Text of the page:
• Sponsored by Farmplan
  • WINNER: Chris & Caroline Hodgkins, Washington, West Sussex

When foot-and-mouth struck in 2001, movement restrictions meant outdoor lambing was the only option for Chris and Caroline Hodgkins at Locks Farm, Washington, West Sussex.

“We were lambing our Dorsets all over the place,” Chris recalls. “We could see outdoor lambing was the right system but we needed the right breed.”

Being first generation farmers, the couple were probably at something of an advantage in not having a strong breed allegiance. “Over the next two years the Dorsets and Mules went in favour of Romneys.”

Because they were looking to build up a Romney flock quickly on their 1400 tenanted acres, and because they couldn’t be in control of the breeding of available UK stock, they looked to New Zealand genetics. “We were after a very maternal ewe. The New Zealanders were doing what we wanted to do,” he says.

Splitting their flock into four distinct groups, the Hodgkins have been able to focus on selling both breeding stock and fat lambs.

Flock A, the nucleus pedigree flock, comprises 1000 7/8ths NZ genetics ewes. The flock is Signet SRS performance recorded with the top males sold to pedigree and commercial producers with the remaining females transferred to the commercial flock – flock B.

The third grouping is mated to high EBV Hampshire Downs for fat lamb finishing, and the fourth is a purebred Hampshire Down flock.

Quality genetics are a mainstay of the business. Flock A is a joint venture with the top Romney ram breeder in New Zealand. “The joint venture has allowed us to get the genetics we wanted as he wouldn’t sell us his genetics outright,” Chris explains.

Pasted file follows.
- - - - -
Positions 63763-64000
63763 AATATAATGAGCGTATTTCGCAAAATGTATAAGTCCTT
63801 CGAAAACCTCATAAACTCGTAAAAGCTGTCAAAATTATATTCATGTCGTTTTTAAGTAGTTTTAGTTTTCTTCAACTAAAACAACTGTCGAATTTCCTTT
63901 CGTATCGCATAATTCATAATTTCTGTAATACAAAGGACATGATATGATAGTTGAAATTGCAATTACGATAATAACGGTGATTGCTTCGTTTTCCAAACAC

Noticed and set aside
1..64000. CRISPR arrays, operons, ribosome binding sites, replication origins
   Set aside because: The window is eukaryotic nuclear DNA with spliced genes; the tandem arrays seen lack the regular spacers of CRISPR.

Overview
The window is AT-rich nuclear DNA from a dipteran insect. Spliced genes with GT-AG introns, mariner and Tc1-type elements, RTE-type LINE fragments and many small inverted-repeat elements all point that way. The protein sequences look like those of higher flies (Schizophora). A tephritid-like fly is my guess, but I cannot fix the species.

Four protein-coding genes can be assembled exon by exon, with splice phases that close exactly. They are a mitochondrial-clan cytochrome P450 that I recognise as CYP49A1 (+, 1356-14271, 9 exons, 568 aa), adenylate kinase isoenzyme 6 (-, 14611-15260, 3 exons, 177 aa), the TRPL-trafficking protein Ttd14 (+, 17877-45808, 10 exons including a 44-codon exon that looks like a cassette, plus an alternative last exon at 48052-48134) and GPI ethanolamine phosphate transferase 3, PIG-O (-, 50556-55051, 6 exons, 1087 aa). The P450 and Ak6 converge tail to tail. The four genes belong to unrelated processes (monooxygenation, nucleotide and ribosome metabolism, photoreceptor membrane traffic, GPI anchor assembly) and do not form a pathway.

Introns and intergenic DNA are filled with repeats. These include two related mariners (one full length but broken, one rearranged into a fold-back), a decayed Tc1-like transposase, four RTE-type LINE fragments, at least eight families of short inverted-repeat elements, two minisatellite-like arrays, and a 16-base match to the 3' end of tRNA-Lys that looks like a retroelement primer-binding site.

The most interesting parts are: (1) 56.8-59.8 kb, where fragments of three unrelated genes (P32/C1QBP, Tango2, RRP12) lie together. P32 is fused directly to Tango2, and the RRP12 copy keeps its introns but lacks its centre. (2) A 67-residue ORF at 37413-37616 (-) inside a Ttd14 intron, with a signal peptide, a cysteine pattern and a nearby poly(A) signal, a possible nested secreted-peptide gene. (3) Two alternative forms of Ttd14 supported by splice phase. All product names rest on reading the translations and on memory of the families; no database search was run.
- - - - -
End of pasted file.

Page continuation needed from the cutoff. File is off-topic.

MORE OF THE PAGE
Developing the genetic lines in the flocks has been a significant investment, he accepts. “If we weren’t using the NZ genetics and just selling fat lambs we’d be £5 a ewe better off. In three to five years’ time we’ll have paid it off and then it will grow.”

Most of the flock A tups are sold from home, but the Hodgkins accept they will have to “get out” to some of the bigger events to market what they are doing.

Flock health is carefully monitored and internet research works well with veterinary advice in support, says Caroline. The flock is FABBL assured.

There’s no doubt the Hodgkins are a team and along with their staff they have a clear vision about their business and the industry.

“I’m optimistic,” Chris enthuses. “I’m big into performance recording. Why would you trust your future to an animal you don’t know the potential of?”

Hodgkins-main

FARM FACTS

  • 1400 acres of which 1200 acres managed within the South Downs ESA
  • Land in eight main blocks
  • 3000 pure Romney ewes and 24 pedigree Hampshire Down ewes outdoor grazed throughout year
  • All stock bluetongue vaccinated

WHAT MAKES THEM A WINNER?

  • Great team working – the staff are as important as the management
  • Managing a challenging environment – working well with the public and environmental agreements
  • Brought in new genetics and using recording to aid genetic progress with use of big ear tags for easier visual management

SPONSOR’S VIEW

  • Congratulations to Chris and Caroline, who have been able to build a business based around today’s customer needs. They epitomise a modern sheep production approach – using genetics and performance management to build their highly productive flock. Piers Costley, Farmplan

INDEPENDENT JUDGE

  • A big rethink on the farm has allowed Chris and Caroline to overcome challenges enabling them to build an impressive and dynamic business. Kate Phillips